EPs mainly relied on Bazett’s correction as their method of TdP risk assessment, which may be problematic for bradycardic patients.
Prolongation of the QT interval and risk of torsades de pointes (TdP) are ongoing issues for both the pharmaceutical industry in drug development and for clinicians assessing patients following drug interactions or drug overdose. During drug development the potential for a drug to prolong the QT interval must be assessed on many levels, including in vitro, animal and human studies . The current International Conference of Harmonisation (ICH) guidelines stipulate that cautionary labelling should be used on new drugs if QT prolongation occurs for more than 5 ms, as this denotes some risk of TdP . Drugs that prolong the QT interval for more that 20 ms are considered proarrhythmic and are generally not marketed . These are likely to be the upper bounds of proven safety rather than the lower bound of proven risk.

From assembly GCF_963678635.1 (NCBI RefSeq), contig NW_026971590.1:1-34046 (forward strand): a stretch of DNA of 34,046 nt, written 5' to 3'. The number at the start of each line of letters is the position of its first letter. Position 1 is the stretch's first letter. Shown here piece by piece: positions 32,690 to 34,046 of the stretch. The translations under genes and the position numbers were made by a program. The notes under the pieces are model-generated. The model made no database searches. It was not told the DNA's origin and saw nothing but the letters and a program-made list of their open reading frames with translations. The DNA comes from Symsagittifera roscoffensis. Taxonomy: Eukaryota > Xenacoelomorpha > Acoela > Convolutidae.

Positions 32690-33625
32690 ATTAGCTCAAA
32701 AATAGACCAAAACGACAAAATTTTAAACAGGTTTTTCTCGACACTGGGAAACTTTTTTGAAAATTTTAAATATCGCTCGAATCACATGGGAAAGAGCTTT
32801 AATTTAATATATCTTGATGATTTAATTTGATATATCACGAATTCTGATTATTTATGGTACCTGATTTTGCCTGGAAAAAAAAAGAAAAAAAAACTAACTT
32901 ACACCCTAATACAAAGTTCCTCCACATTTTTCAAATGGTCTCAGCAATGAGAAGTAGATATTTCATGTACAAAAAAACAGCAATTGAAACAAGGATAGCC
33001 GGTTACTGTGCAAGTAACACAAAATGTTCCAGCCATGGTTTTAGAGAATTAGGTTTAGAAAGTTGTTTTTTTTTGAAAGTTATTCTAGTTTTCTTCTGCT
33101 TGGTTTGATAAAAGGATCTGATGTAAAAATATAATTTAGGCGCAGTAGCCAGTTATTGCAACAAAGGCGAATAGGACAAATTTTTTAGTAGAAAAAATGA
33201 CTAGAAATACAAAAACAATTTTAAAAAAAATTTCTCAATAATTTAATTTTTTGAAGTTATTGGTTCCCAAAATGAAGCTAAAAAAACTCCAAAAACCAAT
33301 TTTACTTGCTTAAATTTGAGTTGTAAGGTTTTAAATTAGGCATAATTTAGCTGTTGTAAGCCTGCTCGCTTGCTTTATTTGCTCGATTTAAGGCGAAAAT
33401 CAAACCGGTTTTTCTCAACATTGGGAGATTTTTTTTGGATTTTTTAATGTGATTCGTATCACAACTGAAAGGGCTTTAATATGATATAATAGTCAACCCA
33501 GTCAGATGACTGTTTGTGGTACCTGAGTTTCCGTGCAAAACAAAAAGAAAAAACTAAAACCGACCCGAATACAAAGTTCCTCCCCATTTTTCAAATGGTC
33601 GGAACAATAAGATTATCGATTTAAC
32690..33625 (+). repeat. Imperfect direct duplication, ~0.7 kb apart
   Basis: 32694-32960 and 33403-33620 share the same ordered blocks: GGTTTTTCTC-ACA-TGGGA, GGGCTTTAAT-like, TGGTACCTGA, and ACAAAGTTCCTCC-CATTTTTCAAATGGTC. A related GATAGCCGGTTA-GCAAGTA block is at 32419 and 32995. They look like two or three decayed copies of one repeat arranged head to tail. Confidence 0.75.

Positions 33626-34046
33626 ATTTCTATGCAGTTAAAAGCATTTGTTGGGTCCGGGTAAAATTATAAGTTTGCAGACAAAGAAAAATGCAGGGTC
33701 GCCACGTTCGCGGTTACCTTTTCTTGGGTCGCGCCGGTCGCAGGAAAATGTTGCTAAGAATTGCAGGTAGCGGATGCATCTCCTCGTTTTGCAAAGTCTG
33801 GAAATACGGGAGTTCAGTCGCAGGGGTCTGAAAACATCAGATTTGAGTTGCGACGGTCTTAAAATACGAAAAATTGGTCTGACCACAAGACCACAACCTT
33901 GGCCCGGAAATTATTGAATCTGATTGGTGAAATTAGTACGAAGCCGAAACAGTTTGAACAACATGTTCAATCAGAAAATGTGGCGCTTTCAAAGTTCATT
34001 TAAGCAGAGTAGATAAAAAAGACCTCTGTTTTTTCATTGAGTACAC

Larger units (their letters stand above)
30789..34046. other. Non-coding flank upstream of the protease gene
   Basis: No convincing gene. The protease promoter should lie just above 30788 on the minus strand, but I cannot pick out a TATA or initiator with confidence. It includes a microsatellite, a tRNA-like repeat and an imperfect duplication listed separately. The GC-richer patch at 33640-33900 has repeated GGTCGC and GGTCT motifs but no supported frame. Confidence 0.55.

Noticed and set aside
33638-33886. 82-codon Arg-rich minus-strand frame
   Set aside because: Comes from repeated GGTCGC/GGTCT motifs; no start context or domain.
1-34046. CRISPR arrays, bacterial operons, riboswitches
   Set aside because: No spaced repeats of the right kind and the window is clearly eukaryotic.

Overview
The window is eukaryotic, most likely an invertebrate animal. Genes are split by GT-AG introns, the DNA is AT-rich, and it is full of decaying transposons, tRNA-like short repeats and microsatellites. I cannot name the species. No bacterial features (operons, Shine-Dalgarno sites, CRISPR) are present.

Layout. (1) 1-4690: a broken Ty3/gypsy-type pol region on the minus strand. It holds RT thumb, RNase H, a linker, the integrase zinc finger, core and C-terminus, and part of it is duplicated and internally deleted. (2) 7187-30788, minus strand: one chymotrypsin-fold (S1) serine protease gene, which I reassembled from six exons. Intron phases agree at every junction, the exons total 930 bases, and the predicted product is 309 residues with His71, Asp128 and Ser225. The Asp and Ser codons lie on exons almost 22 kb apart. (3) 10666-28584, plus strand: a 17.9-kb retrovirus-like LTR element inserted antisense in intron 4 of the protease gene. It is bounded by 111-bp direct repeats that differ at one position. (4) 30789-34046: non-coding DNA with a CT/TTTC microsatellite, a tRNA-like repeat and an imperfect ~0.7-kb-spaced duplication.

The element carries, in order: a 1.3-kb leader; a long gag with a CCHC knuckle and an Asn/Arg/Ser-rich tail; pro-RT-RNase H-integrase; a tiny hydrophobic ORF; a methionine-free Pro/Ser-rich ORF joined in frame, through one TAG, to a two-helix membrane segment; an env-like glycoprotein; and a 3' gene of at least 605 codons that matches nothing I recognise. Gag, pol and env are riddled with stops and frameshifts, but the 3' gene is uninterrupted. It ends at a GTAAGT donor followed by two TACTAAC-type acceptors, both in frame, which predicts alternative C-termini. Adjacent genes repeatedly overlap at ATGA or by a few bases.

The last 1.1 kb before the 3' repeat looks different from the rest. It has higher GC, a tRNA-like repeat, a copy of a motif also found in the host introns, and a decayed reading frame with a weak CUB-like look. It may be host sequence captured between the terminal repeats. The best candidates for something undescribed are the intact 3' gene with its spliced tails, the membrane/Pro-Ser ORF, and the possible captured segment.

Despite this increasing focus on QT prolongation by the pharmaceutical industry and drug regulatory agencies, there remains little information available to clinicians to guide them in risk assessment of a drug-induced prolonged QT . Although small changes of 5 and 20 ms may be relevant to the introduction of a new drug into the population (i.e. 20 ms in a susceptible person with mild undiagnosed congenital long QT syndrome), these criteria are less helpful for the clinician making a risk assessment for individual patients.